Cuman Kipchak[edit]

The relationship and origins of the Cumans and Kipchaks is uncertain. They are sometimes considered the same people by different names: they were called Cumans in the West and Kipchaks in the East. The earliest mention of them comes from an inscription of Bayanchur Khan of the Uyghur Khaganate, which mentions the Turk-Kipchak. According to Rashid al-Din Hamadani, writing much later in the Ilkhanate, Kipchak is derived from a Turkic word which means "hollow rotted out tree". Cuman may be derived from the Turkic word qun, which means "pale" or "yellow". Some scholars associate the Cuman Kipchaks with the Kankalis.[25] The Kipchaks were next mentioned in the 9th century by Ibn Khordadbeh, who placed them next to the Toquz Oghuz, while Al-Biruni claimed that the Qun were further east of them. Habash al-Hasib al-Marwazi writes that the Qun came from the lands of Cathay which they fled from in fear of the Khitans. This may have been what the Armenian chronicler Matthew of Edessa was referring to when he recounted Pale Ones being driven out by the people of the Snakes,[26] whom Golden identified as a Mongolic or para-Mongolic people known as Qay in Arabic, Tatabï in Old Turkic, and Kumo Xi in Chinese language.[27]


In the mid-9th century, the Kimeks emerged in the northern steppes stretching from Lake Balkhash in the east to the Aral Sea in the west. They were originally a minor tribe who held the title of "Shad Tutuk", derived from the Chinese military title "Dudu", but started using the title of "Yabgu" instead when remnants of the Uyghur Khaganate fled to them in 840. By the early 10th century, the Kimeks bordered the Oghuz to the south, where the Ural formed the boundary. According to the Hudud al-'Alam, written in the 10th century, the Kimeks used the title of Khagan. They were the most removed from sedentary civilization of all the Turks and had only one town within their territory. In the 11th century, the Kimeks were displaced by the Cumans.[28]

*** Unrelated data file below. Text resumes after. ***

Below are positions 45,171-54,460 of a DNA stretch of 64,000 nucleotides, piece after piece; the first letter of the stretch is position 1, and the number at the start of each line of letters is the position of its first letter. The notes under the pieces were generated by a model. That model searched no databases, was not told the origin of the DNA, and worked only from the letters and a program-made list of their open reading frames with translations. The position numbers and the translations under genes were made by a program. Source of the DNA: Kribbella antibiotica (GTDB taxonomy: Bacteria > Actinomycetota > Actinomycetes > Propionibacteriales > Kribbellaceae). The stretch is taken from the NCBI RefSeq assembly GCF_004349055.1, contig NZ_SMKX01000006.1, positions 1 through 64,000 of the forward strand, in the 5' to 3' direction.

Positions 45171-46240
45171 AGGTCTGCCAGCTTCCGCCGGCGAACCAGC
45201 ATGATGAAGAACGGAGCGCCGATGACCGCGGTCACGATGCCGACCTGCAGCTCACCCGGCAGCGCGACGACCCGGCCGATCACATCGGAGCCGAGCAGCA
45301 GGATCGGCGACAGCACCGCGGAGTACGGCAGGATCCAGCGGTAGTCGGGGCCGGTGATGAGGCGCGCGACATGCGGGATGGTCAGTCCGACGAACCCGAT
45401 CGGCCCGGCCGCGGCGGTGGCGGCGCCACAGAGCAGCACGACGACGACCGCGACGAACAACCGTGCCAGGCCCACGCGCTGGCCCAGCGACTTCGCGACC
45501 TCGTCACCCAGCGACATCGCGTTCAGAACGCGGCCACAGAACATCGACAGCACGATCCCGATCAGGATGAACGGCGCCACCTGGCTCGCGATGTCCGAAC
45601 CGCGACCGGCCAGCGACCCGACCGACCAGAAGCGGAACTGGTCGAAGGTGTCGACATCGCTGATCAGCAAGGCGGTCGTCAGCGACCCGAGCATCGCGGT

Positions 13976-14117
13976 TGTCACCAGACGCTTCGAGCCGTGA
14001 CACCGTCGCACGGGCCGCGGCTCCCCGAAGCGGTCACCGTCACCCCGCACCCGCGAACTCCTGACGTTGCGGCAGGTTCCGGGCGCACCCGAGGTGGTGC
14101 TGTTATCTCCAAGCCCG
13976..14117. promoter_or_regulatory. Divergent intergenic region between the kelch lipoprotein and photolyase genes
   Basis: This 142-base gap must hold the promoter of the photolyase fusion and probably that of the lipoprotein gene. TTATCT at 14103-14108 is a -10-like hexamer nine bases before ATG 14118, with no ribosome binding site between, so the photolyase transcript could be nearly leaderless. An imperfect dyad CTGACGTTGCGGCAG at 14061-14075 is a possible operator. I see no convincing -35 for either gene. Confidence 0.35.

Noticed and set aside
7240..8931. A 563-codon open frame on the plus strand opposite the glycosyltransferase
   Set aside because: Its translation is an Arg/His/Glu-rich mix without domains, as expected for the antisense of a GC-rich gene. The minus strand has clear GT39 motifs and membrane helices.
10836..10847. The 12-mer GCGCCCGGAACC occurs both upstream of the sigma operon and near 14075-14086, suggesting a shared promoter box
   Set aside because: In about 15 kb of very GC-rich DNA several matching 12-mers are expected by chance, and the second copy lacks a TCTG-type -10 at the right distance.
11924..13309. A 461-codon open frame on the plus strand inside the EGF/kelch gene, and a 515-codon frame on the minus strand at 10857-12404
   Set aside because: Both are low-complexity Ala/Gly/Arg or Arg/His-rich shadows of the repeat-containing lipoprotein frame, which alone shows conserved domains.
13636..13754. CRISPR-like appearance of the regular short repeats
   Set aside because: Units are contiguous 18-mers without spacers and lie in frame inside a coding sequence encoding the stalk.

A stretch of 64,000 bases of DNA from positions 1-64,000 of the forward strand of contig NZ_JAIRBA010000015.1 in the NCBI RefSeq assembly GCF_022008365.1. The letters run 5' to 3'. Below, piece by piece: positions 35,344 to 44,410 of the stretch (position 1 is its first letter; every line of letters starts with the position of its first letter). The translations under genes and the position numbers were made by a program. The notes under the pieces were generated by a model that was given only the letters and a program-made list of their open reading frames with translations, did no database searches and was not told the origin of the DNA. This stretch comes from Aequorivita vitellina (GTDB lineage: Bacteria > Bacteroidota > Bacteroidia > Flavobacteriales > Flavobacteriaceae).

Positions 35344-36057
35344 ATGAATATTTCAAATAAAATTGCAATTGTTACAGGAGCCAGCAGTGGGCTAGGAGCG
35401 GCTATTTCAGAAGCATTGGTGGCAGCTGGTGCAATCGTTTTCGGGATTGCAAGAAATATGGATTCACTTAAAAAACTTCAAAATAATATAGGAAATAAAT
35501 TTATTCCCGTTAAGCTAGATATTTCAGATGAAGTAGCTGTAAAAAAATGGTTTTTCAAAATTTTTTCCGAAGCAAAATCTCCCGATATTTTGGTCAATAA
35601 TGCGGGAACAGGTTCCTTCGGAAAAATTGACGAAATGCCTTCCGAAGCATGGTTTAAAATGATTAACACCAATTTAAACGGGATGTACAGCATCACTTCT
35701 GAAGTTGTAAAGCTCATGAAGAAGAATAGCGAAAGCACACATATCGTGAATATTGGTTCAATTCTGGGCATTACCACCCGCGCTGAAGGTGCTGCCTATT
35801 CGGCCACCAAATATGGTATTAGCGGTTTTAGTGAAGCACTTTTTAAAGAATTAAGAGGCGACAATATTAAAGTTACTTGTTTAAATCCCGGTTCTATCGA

Later Turkic peoples[edit]

Uyghur Khaganate in geopolitical context c. AD 800
The Pontic steppes, c. 1015
Cuman–Kipchak confederation in Eurasia circa 1200

Later Turkic peoples include the Khazars, Turkmens: either Karluks (mainly 8th century) or Oghuz Turks, Uyghurs, Yenisei Kyrgyz, Pechenegs, Cumans-Kipchaks, etc. As these peoples were founding states in the area between Mongolia and Transoxiana, they came into contact with Muslims, and most gradually adopted Islam. However, there were also some other groups of Turkic people who belonged to other religions, including Christians, Judaists, Buddhists, Manichaeans, and Zoroastrians[citation needed].